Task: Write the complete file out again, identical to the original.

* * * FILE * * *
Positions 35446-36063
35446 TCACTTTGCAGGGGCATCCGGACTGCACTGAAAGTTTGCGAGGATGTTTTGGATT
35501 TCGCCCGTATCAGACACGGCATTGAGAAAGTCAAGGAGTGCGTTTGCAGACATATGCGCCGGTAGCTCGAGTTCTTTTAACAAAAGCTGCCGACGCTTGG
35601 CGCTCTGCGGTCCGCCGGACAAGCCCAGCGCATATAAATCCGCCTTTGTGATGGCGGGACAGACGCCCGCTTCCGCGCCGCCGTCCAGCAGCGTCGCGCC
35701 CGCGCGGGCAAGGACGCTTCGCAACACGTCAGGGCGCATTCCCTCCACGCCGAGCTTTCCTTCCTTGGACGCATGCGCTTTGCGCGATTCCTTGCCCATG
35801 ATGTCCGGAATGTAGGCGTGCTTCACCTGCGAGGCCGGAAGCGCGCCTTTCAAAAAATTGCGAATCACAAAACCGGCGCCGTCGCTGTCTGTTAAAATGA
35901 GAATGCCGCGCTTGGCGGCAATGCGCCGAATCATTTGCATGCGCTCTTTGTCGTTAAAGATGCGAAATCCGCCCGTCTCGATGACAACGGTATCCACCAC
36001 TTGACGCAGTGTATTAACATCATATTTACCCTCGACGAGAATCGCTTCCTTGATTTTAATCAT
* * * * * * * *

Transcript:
Positions 35446-36063
35446 TCACTTTGCAGGGGCATCCGGACTGCACTGAAAGTTTGCGAGGATGTTTTGGATT
35501 TCGCCCGTATCAGACACGGCATTGAGAAAGTCAAGGAGTGCGTTTGCAGACATATGCGCCGGTAGCTCGAGTTCTTTTAACAAAAGCTGCCGACGCTTGG
35601 CGCTCTGCGGTCCGCCGGACAAGCCCAGCGCATATAAATCCGCCTTTGTGATGGCGGGACAGACGCCCGCTTCCGCGCCGCCGTCCAGCAGCGTCGCGCC
35701 CGCGCGGGCAAGGACGCTTCGCAACACGTCAGGGCGCATTCCCTCCACGCCGAGCTTTCCTTCCTTGGACGCATGCGCTTTGCGCGATTCCTTGCCCATG
35801 ATGTCCGGAATGTAGGCGTGCTTCACCTGCGAGGCCGGAAGCGCGCCTTTCAAAAAATTGCGAATCACAAAACCGGCGCCGTCGCTGTCTGTTAAAATGA
35901 GAATGCCGCGCTTGGCGGCAATGCGCCGAATCATTTGCATGCGCTCTTTGTCGTTAAAGATGCGAAATCCGCCCGTCTCGATGACAACGGTATCCACCAC
36001 TTGACGCAGTGTATTAACATCATATTTACCCTCGACGAGAATCGCTTCCTTGATTTTAATCAT